DNA is replicated before cell division so that each daughter cell has its own copy. Because very high accuracy during replication is essential for cell survival dedicated DNA repair mechanisms are coupled to replication.
The MutSLH system focuses on repairing base mismatches and base insertions or deletions. MutS is the central bacterial enzyme that scans DNA and initiates repair when a defect is found. Eukaryotic MSH homologs MSH6/MSH2 and MSH3/MSH2 have a very similar structure and function and are essential in preventing cancer that results from damaged, unrepaired DNA.
We use molecular dynamics simulation to understand how exactly mismatches are recognized and how repair is subsequently initiated via long-range allosteric mechanisms.
|7.||Beibei Wang, Joshua Francis, Monika Sharma, Sean M. Law, Alexander V. Predeus, Michael Feig: Long-Range Signaling in MutS and MSH Homologs via Switching of Dynamic Communication Pathways PLoS Computational Biology (2016) 12, e1005159 Abstract PDF|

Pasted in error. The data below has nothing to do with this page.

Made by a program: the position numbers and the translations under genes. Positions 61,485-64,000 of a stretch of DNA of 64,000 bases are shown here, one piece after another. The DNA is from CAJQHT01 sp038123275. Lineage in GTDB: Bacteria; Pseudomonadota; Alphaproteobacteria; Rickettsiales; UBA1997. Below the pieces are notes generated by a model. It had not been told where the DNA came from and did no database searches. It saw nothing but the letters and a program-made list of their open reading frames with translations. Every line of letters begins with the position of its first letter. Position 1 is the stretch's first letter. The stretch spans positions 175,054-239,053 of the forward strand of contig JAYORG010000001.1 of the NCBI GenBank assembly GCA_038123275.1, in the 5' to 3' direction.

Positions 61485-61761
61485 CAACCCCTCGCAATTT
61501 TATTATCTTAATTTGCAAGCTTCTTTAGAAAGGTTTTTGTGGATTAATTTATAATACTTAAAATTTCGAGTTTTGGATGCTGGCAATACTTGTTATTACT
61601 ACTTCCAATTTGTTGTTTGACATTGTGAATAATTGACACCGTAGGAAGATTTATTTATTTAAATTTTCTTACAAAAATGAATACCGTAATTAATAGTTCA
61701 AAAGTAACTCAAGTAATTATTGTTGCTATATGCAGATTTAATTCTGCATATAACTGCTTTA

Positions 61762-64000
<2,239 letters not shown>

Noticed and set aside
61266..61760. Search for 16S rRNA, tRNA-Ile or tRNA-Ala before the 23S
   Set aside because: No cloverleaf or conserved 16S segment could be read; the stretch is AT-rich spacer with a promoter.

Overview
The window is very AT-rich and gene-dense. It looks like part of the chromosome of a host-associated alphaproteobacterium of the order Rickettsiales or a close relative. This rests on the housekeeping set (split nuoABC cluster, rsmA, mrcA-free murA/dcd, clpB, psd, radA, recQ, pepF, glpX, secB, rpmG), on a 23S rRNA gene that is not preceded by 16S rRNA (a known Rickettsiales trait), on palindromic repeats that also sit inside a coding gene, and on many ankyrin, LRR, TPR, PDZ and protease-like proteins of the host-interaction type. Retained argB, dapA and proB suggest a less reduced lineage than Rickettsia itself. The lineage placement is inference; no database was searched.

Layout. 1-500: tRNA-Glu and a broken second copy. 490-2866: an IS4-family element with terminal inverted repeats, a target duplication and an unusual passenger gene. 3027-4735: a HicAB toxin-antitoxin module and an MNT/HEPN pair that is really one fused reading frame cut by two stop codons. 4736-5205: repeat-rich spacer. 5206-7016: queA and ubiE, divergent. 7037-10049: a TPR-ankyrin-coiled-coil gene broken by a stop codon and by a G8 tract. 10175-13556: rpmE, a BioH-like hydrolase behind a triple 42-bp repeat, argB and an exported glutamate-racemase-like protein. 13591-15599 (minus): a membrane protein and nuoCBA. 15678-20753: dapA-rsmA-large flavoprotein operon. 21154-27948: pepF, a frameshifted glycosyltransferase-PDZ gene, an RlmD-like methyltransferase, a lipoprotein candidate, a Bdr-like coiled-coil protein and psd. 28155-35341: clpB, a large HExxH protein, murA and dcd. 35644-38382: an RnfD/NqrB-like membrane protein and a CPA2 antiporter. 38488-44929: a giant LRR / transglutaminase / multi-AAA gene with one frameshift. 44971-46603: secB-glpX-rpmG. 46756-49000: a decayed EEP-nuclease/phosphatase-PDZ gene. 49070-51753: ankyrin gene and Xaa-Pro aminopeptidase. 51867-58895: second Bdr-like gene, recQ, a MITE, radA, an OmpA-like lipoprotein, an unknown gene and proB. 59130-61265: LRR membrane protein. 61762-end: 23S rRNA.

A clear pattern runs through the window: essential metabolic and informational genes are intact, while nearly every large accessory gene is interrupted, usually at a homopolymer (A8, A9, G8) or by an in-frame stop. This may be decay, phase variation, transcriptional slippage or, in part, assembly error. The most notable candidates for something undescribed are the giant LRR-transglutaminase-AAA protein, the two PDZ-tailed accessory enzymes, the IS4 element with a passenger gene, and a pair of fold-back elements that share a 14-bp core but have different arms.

|6.||Monika Sharma, Alexander V. Predeus, Nicholas Kovacs, Michael Feig: Differential mismatch recognition specificities of eukaryotic MutS homologs, MutSα and MutSβ Biophysical Journal (2014) 106, 375-382 Abstract PDF|
|5.||Monika Sharma, Alexander Predeus, Shayantani Mukherjee, Michael Feig: DNA Bending Propensity in the Presence of Base Mismatches: Implications for DNA Repair Journal of Physical Chemistry B (2013) 117, 6194-6205 Abstract PDF|
|4.||Sean Law, Michael Feig: Base-flipping mechanism in DNA mismatch recognition by MutS Biophysical Journal (2011) 101, 2223-2231 Abstract PDF|
|3.||Shayantani Mukherjee, Michael Feig: Conformational change in MSH2-MSH6 upon binding DNA coupled to ATPase activity Biophysical Journal (2009) 96, L63-L65 Abstract PDF|
|2.||Shayantani Mukherjee, Sean Law, Michael Feig: Deciphering the mismatch recognition cycle in MutS and MSH2-MSH6 using normal mode analysis Biophysical Journal (2009) 96, 1707-1720 Abstract PDF|
|1.||Sean Law, Michael Feig: Application of a Novel Biasing Potential to Study DNA Translocation and DNA Base Flipping From Computational Biophysics to Systems Biology (CBSB08) Proceedings, John von Neumann Institute for Computing (NIC) Series, ed. Ulrich Hansmann et al. (2008) 40, 285-288|